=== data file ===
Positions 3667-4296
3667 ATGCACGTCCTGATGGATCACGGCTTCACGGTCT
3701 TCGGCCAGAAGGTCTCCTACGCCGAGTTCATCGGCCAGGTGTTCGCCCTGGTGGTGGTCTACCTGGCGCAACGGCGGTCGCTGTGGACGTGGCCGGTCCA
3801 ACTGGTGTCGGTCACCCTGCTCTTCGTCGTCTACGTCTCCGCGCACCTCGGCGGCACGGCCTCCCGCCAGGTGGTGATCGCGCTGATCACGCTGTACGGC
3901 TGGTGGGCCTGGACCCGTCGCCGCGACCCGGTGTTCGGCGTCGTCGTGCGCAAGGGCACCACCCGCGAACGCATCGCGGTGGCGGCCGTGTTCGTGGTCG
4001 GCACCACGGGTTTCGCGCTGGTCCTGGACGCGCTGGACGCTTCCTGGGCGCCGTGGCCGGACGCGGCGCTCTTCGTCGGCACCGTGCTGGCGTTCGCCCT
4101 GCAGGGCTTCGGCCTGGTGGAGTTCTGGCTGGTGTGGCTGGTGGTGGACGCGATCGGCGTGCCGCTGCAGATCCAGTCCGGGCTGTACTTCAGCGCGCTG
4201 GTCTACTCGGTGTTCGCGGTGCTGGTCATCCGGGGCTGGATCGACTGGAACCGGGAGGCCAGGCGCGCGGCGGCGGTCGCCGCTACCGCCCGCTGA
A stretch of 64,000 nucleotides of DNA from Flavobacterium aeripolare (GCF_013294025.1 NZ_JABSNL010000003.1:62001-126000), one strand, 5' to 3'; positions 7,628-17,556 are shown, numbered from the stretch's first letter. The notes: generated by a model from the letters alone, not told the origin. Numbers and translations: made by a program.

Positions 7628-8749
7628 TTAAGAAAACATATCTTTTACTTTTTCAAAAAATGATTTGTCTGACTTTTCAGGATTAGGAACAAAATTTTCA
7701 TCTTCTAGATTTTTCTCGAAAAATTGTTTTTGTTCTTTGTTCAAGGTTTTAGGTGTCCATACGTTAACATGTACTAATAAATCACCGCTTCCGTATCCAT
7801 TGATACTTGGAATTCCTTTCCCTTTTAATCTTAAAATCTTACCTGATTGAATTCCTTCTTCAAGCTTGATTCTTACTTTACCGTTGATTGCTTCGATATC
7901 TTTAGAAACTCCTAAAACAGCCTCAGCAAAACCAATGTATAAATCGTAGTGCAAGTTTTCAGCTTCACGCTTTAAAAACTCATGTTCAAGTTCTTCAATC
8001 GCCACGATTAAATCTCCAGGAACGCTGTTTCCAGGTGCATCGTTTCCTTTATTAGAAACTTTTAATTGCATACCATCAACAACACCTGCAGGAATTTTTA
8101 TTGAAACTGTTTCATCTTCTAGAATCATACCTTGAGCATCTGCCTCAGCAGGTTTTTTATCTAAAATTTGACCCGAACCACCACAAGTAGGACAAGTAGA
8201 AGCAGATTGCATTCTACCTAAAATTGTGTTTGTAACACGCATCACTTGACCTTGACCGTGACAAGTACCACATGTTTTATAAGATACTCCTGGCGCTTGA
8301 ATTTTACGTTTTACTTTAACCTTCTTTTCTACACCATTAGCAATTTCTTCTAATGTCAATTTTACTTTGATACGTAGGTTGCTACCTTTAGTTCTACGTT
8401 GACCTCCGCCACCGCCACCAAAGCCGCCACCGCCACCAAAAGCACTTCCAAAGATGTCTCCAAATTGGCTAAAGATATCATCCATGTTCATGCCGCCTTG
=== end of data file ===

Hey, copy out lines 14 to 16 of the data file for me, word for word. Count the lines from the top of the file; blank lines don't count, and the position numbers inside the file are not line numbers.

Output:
7901 TTTAGAAACTCCTAAAACAGCCTCAGCAAAACCAATGTATAAATCGTAGTGCAAGTTTTCAGCTTCACGCTTTAAAAACTCATGTTCAAGTTCTTCAATC
8001 GCCACGATTAAATCTCCAGGAACGCTGTTTCCAGGTGCATCGTTTCCTTTATTAGAAACTTTTAATTGCATACCATCAACAACACCTGCAGGAATTTTTA
8101 TTGAAACTGTTTCATCTTCTAGAATCATACCTTGAGCATCTGCCTCAGCAGGTTTTTTATCTAAAATTTGACCCGAACCACCACAAGTAGGACAAGTAGA